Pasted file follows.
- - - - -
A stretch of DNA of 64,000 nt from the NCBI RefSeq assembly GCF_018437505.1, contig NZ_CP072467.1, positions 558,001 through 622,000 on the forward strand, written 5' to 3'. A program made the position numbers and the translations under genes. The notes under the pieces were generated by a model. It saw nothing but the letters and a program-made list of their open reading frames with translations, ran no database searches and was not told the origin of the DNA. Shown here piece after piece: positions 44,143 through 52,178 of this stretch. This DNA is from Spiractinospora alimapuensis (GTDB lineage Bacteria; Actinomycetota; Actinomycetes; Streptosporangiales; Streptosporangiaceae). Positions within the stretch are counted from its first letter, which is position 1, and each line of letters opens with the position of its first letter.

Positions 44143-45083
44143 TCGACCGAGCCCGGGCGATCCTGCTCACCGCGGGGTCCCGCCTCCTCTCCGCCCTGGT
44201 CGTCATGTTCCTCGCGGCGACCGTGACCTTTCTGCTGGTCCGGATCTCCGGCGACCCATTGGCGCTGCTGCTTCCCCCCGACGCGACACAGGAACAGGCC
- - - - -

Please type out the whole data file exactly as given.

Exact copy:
A stretch of DNA of 64,000 nt from the NCBI RefSeq assembly GCF_018437505.1, contig NZ_CP072467.1, positions 558,001 through 622,000 on the forward strand, written 5' to 3'. A program made the position numbers and the translations under genes. The notes under the pieces were generated by a model. It saw nothing but the letters and a program-made list of their open reading frames with translations, ran no database searches and was not told the origin of the DNA. Shown here piece after piece: positions 44,143 through 52,178 of this stretch. This DNA is from Spiractinospora alimapuensis (GTDB lineage Bacteria; Actinomycetota; Actinomycetes; Streptosporangiales; Streptosporangiaceae). Positions within the stretch are counted from its first letter, which is position 1, and each line of letters opens with the position of its first letter.

Positions 44143-45083
44143 TCGACCGAGCCCGGGCGATCCTGCTCACCGCGGGGTCCCGCCTCCTCTCCGCCCTGGT
44201 CGTCATGTTCCTCGCGGCGACCGTGACCTTTCTGCTGGTCCGGATCTCCGGCGACCCATTGGCGCTGCTGCTTCCCCCCGACGCGACACAGGAACAGGCC